There were two kinds of schools for Chinese students in Hong Kong, as categorized for the schools registration in the Education Department (of Hong Kong). They were the chinese Middle Schools and the Anglo-Chinese Secondary Schools. Normally, students finishing the five-year courses at these schools would take the Hong Kong Certificate of Education Examination, which was an open examination assessing the students' academic achievement. The Examination Authority also prepared two language versions, Chinese and English, of the examination syllabuses and examination papers, one for each kind of school, as they were different in instruction media. In the early sixties, there were many more Chinese Middle Schools than the Anglo-Chinese Secondary Schools. But this situation reversed as more and more subsidized Anglo-Chinese Secondary Schools were developed. This brought to the result that more and more students received the English education even though their ability of understanding was doubtful (Education Society, 1981). Under this situyation, many teachers tried to explain the subject contents in Chinese in order to compensate the inadequacy. Therefore, it was quite difficult to define the instruction medium of a school. But there was another factor which affected the preference of students for schooling in Anglo-Chinese Secondary Schools. It was the examination syllabuses. Those who studied in Anglo-Chinese Secondary Schools would take the examination of English syllabus B in the Hong Kong Certificate of Education Examination. Although the contents in the examination papers of syllabus A and syllabus B were different, nobody could prove that all students from the Chinese Middle Schools would fail in the examination of the English syllabus B. But eventally, this provided the privilage to those who took the examination of the English syllabus B of sitting for the entrance examinations of both universities in Hong Kon, meeting the entrance requirement for the post-secondary courses, and meeting the preference of most employers.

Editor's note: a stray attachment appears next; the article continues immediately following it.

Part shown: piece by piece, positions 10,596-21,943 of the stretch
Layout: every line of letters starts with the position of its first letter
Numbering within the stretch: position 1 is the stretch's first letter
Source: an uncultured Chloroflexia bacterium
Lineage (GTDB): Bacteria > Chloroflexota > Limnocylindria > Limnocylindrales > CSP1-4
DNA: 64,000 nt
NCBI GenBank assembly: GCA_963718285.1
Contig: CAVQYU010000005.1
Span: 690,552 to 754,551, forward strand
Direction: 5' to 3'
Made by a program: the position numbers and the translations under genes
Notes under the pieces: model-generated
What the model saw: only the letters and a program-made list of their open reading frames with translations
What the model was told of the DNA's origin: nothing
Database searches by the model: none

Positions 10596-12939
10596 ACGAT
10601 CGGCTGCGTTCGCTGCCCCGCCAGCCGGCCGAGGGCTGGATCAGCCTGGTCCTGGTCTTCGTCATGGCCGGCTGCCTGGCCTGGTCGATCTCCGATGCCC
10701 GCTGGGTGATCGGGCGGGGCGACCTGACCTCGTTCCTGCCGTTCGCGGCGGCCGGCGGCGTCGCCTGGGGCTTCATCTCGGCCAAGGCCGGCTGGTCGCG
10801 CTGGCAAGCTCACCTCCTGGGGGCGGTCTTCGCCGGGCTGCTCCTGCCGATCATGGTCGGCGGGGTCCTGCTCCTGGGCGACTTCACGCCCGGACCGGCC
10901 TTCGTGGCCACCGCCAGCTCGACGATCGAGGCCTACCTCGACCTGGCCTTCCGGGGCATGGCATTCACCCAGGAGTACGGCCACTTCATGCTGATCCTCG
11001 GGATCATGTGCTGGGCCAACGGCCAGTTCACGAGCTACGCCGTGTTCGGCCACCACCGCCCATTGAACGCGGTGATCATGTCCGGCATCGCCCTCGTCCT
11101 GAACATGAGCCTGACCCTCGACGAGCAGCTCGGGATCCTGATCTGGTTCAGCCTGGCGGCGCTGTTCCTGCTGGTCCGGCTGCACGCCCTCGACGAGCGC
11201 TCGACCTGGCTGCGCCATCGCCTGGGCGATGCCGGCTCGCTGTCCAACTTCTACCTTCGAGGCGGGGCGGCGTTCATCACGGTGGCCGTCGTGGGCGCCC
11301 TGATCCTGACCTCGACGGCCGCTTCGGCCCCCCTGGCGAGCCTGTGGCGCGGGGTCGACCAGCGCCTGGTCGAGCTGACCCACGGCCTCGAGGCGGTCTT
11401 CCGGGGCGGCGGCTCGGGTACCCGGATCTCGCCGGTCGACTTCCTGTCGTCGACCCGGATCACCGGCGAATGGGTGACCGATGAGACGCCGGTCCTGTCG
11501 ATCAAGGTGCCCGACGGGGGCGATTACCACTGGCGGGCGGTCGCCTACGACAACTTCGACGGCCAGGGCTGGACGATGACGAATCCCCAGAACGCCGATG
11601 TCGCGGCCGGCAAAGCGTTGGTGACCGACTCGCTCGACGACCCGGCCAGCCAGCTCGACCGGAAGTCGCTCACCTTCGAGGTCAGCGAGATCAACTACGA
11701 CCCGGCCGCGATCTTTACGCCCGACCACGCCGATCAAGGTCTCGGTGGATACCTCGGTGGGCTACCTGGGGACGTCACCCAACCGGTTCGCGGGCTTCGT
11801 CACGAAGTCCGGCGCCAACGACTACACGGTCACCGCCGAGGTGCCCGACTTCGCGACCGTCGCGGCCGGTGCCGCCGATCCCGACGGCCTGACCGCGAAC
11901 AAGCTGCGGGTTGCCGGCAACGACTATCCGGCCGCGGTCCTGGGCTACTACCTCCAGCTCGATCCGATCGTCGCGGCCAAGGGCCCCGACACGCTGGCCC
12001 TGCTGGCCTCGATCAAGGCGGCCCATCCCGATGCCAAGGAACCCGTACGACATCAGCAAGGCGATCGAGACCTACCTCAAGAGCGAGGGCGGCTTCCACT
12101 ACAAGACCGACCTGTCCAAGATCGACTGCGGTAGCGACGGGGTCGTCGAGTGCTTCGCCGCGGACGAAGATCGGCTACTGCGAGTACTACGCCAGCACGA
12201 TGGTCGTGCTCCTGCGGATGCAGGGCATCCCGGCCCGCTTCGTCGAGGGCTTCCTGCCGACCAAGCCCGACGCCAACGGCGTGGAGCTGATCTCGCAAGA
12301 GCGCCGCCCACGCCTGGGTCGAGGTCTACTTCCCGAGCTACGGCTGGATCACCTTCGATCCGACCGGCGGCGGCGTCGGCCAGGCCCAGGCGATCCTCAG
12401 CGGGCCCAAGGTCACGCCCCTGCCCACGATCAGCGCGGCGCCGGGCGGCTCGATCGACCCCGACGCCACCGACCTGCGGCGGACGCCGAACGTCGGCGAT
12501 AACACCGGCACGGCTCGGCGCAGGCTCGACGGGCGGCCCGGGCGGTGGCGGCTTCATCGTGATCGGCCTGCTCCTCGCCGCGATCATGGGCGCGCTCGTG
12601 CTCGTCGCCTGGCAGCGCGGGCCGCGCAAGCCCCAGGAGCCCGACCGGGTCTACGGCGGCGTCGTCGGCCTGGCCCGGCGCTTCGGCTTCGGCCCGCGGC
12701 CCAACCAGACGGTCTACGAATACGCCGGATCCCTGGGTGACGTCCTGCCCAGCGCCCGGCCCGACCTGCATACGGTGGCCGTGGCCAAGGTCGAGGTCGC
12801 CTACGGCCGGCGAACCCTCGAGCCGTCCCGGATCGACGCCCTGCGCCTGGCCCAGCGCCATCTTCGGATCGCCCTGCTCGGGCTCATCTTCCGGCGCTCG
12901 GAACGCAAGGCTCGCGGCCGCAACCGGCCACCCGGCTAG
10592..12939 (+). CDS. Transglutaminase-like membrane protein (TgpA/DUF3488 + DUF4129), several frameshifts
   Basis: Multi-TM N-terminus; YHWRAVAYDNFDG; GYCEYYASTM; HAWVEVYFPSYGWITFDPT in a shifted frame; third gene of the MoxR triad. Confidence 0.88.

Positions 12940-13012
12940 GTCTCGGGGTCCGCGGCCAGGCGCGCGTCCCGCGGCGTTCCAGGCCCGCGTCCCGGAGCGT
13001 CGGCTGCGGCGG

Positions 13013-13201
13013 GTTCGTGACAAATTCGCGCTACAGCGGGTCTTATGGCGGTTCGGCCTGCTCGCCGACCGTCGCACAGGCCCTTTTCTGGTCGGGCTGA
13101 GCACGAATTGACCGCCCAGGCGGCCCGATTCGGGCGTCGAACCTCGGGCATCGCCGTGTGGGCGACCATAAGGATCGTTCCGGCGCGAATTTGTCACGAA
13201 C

Under these circumstances, the chances for students from Anglo-Chinese Secondary Schools would be more favourable intaking post-secondary education and choosing future careers. This could be demonstrated by the fact that the Chinese University of Hong Kong admitted only 250 students fro Chinese Middle Schools in 1979 and 1980. The Hong Kong Government advertised the vacancies of senior posts on English newspapers, but the junior posts on Chinese newspapers. This would, in turn, affect the self concept of the Chinese Middle School students.

As a result, more and more students preferred the education in Anglo-Chinese Secondary Schools. The Chinese language was no longer important. Educators observed the drop in Chinese education, then, started the call for using chinese language, the mother tongue of students.

Besides the above conditions, educators had the perception that the Hong Kong Government wanted to depress the Chinese education (Tse, 1982) by controlling the financial subsidies to Chinese Middle Schools, even though the Government admitted the benefit of the education in mother tongue. Chung (1982) stated that the use of a secondary language would make the compulsory education a disaster to children. Siu (1982) demonstrated more clearly that the use of English as instruction medium in Secondary Schools was an obstacle for students' questioning and discussing, and, was unable to improve the English ability. Cheng (1982) stated that the effect of the foreign instruction medium was dependent on the social status f the mother tongue and the foreign language. Under this situation, we could observe the conflict between the Hong Kong Government and the educators. The facts and theories held by the educators seemed quite appreciable, but the reasons of the Hong Kong Government for insisting to use English as the instruction medium was never announced.

Although we could understand the possible effect of the instruction medium on cognitive development, the result in the development of the self of the students was never estimated.

--- End of "The Instruction Media" ---